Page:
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June 10, 2006

Alan Webster and Child Rape

A quick test. Without (or before you) clicking on or hovvering over the link to see which paper it comes from have a guess as to the origin of this:

It may sound less than lawyerly, but, to me, Webster deserves to pay the ultimate price for his crimes. What redemption is in prospect for such a callous, depraved beast? It is very hard to imagine that a mind so twisted is capable of any remorse, still less rehabilitation. That being the case, what is the point of his continued existence? What message does the fact that he is still alive send to other paedophiles, intent, as was Webster, in inflicting unutterable harm on a defenceless girl?

Moreover, it is astonishing that French merits a mere five-year jail term. I am not aware of the full detail of her plea in mitigation, but we can assume that she alleged she had been corrupted by Webster. This is, no doubt, true, but surely she should have been more severely punished. It seems risible that someone who admitted the same offences – of rape, indecent assault, permitting indecent images to be taken of a child and making indecent images – should face no more than five years in prison.

It is illiberal, and it is harsh, but French should be facing the improbability of ever being released, and Webster should be facing execution. The pair’s crimes deserve no less, and such punishment would send the only message acceptable to paedophiles.

It’s too wordy for the Currant Bun or The Mirror. Still too erudite for the News of the Screws or The Express. Got to be The Daily Mail, hasn’t it. String ’em up, it’s the only language these people understand, eh?

Nope, The Times weblogs. From a practising lawyer actually: wouldn’t you love to be the defendant if he ever becomes a judge?

I am of course betraying my own namby-pamby liberality here in being implacably opposed to the death penalty forthere are only two morally justified reasons (as far as I can see) for the killing of somone: in immediate self defense or in the course of a Just War.

...such punishment would send the only message acceptable to paedophiles.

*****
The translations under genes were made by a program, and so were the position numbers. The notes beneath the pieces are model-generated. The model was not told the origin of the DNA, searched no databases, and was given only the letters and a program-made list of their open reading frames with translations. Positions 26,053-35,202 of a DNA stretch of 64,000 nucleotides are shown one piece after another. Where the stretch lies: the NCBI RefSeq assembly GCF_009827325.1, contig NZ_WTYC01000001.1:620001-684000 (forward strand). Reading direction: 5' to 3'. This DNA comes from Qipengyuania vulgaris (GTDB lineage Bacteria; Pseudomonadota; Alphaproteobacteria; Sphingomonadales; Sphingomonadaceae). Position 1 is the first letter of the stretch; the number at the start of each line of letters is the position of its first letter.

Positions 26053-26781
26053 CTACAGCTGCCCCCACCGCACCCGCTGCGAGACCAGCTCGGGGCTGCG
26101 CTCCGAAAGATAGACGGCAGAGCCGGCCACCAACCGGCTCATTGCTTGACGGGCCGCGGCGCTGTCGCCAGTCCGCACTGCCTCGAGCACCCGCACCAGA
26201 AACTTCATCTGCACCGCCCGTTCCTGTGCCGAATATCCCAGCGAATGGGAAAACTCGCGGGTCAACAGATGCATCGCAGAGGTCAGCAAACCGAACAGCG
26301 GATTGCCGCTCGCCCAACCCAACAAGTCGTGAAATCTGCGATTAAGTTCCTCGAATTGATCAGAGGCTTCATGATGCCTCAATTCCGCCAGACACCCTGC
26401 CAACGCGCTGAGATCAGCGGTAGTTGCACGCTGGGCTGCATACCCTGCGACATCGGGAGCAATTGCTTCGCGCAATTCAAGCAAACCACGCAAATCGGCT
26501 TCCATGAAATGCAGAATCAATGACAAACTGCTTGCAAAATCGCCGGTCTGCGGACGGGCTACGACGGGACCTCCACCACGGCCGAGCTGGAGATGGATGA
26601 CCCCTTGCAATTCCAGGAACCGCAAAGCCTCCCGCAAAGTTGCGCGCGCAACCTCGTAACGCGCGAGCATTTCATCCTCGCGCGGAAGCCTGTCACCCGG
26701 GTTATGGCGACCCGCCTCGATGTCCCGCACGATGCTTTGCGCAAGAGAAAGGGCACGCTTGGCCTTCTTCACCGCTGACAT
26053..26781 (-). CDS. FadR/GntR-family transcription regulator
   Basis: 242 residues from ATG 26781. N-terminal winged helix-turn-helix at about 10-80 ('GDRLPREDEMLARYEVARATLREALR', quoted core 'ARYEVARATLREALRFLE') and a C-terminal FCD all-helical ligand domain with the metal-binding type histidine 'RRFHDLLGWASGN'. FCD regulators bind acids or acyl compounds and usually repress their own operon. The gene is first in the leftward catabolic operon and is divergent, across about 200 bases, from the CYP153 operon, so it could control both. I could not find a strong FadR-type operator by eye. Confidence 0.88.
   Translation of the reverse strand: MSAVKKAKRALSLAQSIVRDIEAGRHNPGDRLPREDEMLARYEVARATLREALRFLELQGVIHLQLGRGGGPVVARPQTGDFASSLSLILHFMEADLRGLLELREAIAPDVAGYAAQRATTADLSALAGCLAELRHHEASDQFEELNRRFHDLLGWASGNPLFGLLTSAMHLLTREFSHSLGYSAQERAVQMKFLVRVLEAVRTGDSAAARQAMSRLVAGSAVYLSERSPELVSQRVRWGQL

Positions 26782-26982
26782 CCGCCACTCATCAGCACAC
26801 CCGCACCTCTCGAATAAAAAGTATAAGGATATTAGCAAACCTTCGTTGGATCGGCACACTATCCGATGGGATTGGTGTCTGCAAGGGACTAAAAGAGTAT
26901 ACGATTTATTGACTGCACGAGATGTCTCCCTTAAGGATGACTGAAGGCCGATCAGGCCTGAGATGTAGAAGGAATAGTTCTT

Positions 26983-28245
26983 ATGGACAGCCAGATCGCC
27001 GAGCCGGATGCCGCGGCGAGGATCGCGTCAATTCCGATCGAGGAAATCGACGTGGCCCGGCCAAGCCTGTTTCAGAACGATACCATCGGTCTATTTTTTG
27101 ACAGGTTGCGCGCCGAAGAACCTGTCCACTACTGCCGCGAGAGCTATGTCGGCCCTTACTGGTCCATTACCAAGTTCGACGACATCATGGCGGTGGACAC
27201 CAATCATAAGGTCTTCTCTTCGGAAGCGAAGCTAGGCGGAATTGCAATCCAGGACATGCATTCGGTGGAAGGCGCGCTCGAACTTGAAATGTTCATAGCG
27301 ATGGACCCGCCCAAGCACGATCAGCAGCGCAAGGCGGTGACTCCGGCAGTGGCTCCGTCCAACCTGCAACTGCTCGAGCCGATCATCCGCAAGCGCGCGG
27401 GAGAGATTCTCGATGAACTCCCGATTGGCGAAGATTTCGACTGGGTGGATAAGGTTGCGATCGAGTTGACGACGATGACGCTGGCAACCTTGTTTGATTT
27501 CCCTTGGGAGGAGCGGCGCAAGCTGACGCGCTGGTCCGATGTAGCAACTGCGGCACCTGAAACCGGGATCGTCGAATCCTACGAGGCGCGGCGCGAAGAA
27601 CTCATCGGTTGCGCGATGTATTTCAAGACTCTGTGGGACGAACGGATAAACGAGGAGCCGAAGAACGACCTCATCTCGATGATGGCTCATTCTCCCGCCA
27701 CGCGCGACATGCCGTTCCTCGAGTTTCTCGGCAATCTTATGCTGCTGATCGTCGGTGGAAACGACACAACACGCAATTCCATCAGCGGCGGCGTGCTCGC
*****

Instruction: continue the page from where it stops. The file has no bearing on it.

isn’t all that different from "It’s the only language they understand" now is it. I realise that others may differ but hanging someone to "send a message" doesn’t quite cut the mustard with me.

June 10, 2006 in Law | Permalink

Comments

Back in the old lawless days people personally exacted punishment on those who had offended them. Sadly this often led to vendettas and feuds.

So as states developed and commonly accepted rules of behaviour were adopted the state became the agent of punishment largely on the grounds that if punishment was applied by an anonymous entity it wasn't personal and there would be no blood debt.

Thus the state became an impartial and cold blooded avenging angel. The same rules for punishment were applied to everyone (or at least they should have been). In the case of the death penalty the punishment had to become a chillingly mechanical and cold blooded affair.

Now it is very easy, sitting in a comfy chair, to demand the death of a monster. We see it all the time on the pages of the Sun and the Mirror. I think deep down we'd all admit to wishing the likes of Webster dead even if only fleetingly. But what these people, eager to string up society's aberations, forget is that the state cannot be influenced by the monstrosity of the crime or the perpetrator. The state would have to apply the law equally to all people - that includes the monsters, the hangers and floggers themselves, even their families if they were convicted of a capital offence. The state would have to be horribly impartial.

And if Mr Hangem - Hyghe and his chums cannot state truthfully that he personally would be prepared to put the noose around the neck of his best mate or his own mother if they were found guilty, he certainly does not have the right to demand that someone else does it for him. To do so is moral and intellectual cowardice.

RM

Posted by: The Remittance Man | Jun 10, 2006 11:17:40 AM

I realise that others may differ but hanging someone to "send a message" doesn’t quite cut the mustard with me.